Killer of Sheep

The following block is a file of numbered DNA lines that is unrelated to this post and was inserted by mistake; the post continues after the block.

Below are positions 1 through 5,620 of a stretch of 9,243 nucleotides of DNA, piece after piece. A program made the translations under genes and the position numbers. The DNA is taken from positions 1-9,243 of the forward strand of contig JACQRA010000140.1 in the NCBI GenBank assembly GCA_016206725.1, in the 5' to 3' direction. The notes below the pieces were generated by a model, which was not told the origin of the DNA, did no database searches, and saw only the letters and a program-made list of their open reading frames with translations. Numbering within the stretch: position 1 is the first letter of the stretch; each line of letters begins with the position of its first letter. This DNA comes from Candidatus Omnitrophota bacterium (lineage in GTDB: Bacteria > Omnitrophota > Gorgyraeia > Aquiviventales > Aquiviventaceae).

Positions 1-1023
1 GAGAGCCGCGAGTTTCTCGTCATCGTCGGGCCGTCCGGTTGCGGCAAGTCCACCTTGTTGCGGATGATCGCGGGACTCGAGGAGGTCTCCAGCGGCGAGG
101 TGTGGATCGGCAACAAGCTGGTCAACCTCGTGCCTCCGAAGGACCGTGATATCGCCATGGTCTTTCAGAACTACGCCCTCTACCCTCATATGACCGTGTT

Charles Burnett (To Sleep With Anger), who made this film for $10,000 while in film school at UCLA, served as the film’s writer, director, editor, producer, and cameraman. Shot in LA’s Watts neighborhood in the mid-1970s, the meditative film follows a few random incidents in the life of the introspective, depressed Stan, a slaughterhouse worker with insomnia. The outstanding soundtrack features artists such as Little Walter, Earth, Wind and Fire, Arthur “Big Boy” Crudup, and Elmore James: Burnett has said he envisioned it as an aural history of African American popular music. The film is notable not for its characters or its milieu (though both are striking) but its outstanding sensitivity and inspired pacing, framing, and imagery. One of the first 50 culturally significant films to be preserved in the Library of Congress by the National Film Registry.